‘The Village of My Childhood’: Nostalgia, Narrative and Landscape in an Engineering Course in South Africa

By Arlene Hillary Archer.

Published by The Learner Collection

Format Price
Article: Print $US10.00
Article: Electronic $US5.00

Different views of society, nature and technology inform engineering activity and proposed developmental interventions. This paper examines the discourses that students both draw on and propagate in a course on rural development in a first year engineering foundation programme. Students’ texts reflect and recycle different discourses, some of which may complement each other, and others may compete or represent conflicting interests. A range of modes and media, coupled with the degree of regulation in the classroom space, may enable different discourses to emerge or to be further suppressed. This paper looks at the way rural is often constructed as ‘lack’ and therefore ‘other’, as well as discourses of nostalgia and utopianism and how these feed into notions of development. The agenda underlying this investigation is about facilitating student access to the engineering curriculum and contributing to the theorizing of a pedagogy of diversity that utilizes rather than ignores or devalues diverse subjectivities.

Keywords: Discourse Analysis, Pedagogy of Diversity, Nostalgia and Narrative, Multimodality, Rural Development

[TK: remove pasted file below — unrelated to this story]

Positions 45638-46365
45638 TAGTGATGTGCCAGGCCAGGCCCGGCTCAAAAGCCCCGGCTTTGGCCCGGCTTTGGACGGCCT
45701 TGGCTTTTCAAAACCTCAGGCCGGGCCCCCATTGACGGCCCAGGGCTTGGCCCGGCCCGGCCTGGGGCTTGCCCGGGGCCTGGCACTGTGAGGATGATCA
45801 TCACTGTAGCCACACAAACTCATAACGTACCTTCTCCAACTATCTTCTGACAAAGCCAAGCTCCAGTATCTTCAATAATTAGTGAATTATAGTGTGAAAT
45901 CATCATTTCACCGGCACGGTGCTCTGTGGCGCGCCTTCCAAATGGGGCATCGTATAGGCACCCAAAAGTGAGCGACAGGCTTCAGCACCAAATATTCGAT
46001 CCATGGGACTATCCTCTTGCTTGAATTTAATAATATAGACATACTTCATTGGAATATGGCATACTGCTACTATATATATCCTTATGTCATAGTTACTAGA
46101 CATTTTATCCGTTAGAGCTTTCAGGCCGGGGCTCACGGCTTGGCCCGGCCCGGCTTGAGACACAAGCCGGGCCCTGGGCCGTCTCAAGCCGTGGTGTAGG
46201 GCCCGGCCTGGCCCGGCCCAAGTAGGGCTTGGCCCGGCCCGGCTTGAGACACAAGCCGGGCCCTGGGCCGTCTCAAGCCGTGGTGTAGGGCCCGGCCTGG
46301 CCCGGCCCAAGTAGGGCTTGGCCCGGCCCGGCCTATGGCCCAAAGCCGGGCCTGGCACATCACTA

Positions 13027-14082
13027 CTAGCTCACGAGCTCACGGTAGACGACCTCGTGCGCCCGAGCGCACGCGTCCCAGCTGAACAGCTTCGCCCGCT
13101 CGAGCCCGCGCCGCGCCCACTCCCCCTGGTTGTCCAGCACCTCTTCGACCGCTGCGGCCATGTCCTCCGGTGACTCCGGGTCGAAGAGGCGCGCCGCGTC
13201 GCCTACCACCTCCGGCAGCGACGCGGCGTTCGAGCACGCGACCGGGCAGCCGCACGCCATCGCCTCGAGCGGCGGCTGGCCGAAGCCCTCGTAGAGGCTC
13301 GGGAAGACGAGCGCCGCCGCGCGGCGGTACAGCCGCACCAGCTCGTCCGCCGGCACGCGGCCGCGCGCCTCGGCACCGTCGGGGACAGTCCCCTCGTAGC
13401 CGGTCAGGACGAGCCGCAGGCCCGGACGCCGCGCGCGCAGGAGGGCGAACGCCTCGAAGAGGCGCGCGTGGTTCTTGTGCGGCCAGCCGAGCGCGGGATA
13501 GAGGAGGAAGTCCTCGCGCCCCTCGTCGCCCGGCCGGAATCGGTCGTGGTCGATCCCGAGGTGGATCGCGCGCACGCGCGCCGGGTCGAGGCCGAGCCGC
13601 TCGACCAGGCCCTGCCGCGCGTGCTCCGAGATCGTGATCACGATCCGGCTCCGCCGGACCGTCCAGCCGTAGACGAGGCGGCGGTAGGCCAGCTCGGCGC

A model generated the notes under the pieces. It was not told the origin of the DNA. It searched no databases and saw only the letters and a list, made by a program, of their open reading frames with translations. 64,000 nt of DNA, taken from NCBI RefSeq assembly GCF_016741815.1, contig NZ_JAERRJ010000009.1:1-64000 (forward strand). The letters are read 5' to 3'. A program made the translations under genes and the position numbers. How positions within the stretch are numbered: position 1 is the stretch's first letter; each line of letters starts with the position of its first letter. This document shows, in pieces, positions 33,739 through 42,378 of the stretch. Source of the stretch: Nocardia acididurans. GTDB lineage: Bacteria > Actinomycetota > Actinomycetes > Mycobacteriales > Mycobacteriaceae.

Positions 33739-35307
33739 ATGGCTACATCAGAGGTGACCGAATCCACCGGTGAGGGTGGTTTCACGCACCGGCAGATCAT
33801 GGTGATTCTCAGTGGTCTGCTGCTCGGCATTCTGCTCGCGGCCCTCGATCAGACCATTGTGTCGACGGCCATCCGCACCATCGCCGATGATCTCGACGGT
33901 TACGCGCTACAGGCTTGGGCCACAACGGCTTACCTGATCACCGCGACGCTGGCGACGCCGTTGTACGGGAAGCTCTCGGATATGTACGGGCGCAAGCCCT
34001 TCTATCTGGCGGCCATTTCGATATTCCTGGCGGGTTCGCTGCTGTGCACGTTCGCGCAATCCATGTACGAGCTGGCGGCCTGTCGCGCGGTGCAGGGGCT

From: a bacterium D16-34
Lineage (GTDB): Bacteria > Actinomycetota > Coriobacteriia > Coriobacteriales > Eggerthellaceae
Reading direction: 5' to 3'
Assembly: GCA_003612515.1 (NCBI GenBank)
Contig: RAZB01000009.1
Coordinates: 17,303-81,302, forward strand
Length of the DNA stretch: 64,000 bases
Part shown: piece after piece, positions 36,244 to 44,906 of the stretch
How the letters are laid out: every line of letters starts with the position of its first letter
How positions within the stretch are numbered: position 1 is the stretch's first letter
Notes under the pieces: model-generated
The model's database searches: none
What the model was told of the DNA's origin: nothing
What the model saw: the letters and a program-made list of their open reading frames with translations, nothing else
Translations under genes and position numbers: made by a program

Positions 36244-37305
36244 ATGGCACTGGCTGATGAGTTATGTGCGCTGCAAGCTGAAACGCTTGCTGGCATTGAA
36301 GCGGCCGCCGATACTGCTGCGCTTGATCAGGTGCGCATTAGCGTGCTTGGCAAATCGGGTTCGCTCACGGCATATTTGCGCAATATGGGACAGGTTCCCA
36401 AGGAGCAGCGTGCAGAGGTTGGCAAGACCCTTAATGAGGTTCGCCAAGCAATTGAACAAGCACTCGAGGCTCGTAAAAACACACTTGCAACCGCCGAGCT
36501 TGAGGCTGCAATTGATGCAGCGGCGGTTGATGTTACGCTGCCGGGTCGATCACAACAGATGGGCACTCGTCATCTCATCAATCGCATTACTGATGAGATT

The International Journal of Learning, Volume 14, Issue 9, pp.147-154. Article: Print (Spiral Bound). Article: Electronic (PDF File; 719.190KB).

Dr. Arlene Hillary Archer

Writing Centre Co-ordinator, Language Development, Centre for Higher Education Development, University of Cape Town, Rosebank, Cape Town, South Africa

Arlene Archer is the co-ordinator of the Writing Centre at the Centre for Higher Education Development, University of Cape Town, South Africa. She teaches in Film and Media studies, as well as in an Engineering Foundation programme. She is interested in academic development in the tertiary environment – how diverse students from a range of language, class, cultural and gender identities access disciplinary knowledge. Her recent research focuses on the possibilities multimodal pedagogies may offer for enabling student access to Higher Education.

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